Good Morning everyone! I hope that you had a fantastic weekend! I spent some time with my family, took a much needed break from the computer and just got to RELAX! That doesn’t happen very often, but it sure was nice to have my mama fuss over me a little and make me some great meals and we even got to work in the garden a little!
Of course, relaxing a little let me think about a fun tutorial to bring to you today and it is one that I use on almost every portrait I shoot. Smoothing or softening skin turns your photos from snapshots to truly beautiful portraits. I use this method a lot on my fair skinned girlies because they tend to have blotchy skin in the Texas heat, but it is great for smoothing those wrinkles and helping with acne!
I’ll be working with this image of my beautiful daughter Rachael. She has been a subject of many of my tutorials, mainly because she lets me take her photo more than the others do! This spring, I took her out on a warm day to take her birthday pictures and she, of course, got a little splotchy on her cheeks and nose. The picture is OK on its own, but smoothing her skin will make it look even better!
Open the image that you want to adjust and duplicate the image by hitting CTRL+J on your keyboard. It is VERY important that you duplicate the image and NOT work on the original…just in case you make a mistake! By working on a duplicate, if you make a mistake, you can trash it and start all over. The same can’t be said if you make a mistake on the original. Always…ALWAYS… duplicate the background layer!It is a good habit to get into!
Select the duplicated layer (Layer 1 or Background copy) in the Layers palette and locate the layer blend mode option in the top left corner of the Layers palette (under the word Layers). The drop-down box is currently set to “Normal” as its default mode. Click on the arrow to the right of the word “Normal” to bring up the different layer blend modes.
Select Overlay from the list
Once you change the blending mode to Overlay, you’ll see an increase in both the contrast and color in your image. Don’t worry if the color looks off, we will fix that in a minute!
Select the top layer (Layer 1 or Background copy) then go to Filter>Other>High Pass.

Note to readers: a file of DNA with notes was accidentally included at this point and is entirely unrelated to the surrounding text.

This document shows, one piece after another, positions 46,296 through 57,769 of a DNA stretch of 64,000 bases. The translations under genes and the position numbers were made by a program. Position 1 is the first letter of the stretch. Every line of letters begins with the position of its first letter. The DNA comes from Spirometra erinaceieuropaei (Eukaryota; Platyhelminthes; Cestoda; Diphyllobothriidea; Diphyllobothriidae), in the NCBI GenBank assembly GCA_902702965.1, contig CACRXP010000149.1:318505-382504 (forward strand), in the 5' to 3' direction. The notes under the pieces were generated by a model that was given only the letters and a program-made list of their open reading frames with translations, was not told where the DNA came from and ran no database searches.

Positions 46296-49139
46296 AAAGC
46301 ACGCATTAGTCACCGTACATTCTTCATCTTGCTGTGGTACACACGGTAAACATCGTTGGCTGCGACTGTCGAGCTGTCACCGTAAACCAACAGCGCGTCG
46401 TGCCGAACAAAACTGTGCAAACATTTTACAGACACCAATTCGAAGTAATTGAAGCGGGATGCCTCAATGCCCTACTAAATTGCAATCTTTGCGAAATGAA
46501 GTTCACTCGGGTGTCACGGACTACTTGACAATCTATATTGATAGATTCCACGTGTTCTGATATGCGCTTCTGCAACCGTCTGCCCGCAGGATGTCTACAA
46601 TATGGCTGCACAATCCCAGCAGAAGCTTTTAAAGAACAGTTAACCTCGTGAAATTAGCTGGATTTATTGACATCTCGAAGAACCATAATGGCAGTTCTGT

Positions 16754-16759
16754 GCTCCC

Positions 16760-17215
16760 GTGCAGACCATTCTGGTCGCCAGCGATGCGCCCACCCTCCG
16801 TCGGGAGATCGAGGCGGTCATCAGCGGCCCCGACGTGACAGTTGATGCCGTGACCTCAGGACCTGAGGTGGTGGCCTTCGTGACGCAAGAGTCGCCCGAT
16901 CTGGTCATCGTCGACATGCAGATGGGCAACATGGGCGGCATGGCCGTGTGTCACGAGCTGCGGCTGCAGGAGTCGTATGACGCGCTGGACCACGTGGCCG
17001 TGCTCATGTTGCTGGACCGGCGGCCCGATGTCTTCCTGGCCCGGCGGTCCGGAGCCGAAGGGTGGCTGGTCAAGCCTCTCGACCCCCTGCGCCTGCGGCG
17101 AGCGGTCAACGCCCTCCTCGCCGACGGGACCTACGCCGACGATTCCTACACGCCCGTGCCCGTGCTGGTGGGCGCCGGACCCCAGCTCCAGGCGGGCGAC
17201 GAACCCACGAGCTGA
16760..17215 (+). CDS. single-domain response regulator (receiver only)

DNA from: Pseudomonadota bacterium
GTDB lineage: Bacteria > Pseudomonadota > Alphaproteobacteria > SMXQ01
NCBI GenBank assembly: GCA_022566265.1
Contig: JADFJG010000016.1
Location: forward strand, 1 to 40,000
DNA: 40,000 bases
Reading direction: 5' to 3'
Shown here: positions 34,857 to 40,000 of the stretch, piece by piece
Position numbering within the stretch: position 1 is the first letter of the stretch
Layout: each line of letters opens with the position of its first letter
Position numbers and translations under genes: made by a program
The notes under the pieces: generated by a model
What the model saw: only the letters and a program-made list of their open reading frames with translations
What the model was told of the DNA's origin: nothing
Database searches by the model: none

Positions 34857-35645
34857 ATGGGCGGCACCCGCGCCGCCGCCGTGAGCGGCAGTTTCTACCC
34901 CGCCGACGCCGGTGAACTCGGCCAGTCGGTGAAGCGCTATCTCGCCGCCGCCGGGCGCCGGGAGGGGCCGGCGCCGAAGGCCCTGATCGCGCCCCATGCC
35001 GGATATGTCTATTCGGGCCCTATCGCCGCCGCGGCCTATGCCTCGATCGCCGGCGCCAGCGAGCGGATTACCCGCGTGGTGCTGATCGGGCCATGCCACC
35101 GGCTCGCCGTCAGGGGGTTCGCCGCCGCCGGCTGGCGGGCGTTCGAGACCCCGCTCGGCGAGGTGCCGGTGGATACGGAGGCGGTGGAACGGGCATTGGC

Once you select High Pass, the High Pass dialog box, will open. The High Pass filter looks for details in an image and then sharpens only the edges in the photo while leaving the rest of the photo untouched! However, I want to use it to my advantage in this instance, and do the exact OPPOSITE with this filter! In order to do that, however, I need to begin by setting my Radius value in the dialogue box to between 6-10 pixels, depending on my resolution. The higher the resolution of my picture, the higher the radius value in my box. Since my resolution on my photo is 300, I am going to set my radius to about 10 pixels.
Click OK to accept changes and exit out of the dialogue box.
Now, I want to add a mask to the newly inverted layer by clicking on the “Add Layer Mask” icon at the bottom of the Layers Palette.
Your layer 1 or background copy should now have the mask attached but no changes will be able to be detected on your photo.
Next, we need to invert the LAYERS MASK by clicking on the white square next to the thumbnail and pressing CTRL+I to invert the mask.
Your mask will appear black and your photo will no longer look blurry. Now we need to “paint” on the softening effect to the photo. Select the paintbrush from the tools palette and set your foreground color to white since the layers mask is black. I generally choose a medium sized brush set to between 40-50% hardness. Change the opacity of the brush to 40%.
Here is my completed photo.
And that is it! Smooooth Sailing! You can do this in your projects that needs a little bit of retouching.
Hope you all have a great week, and I will see you right back here next Monday!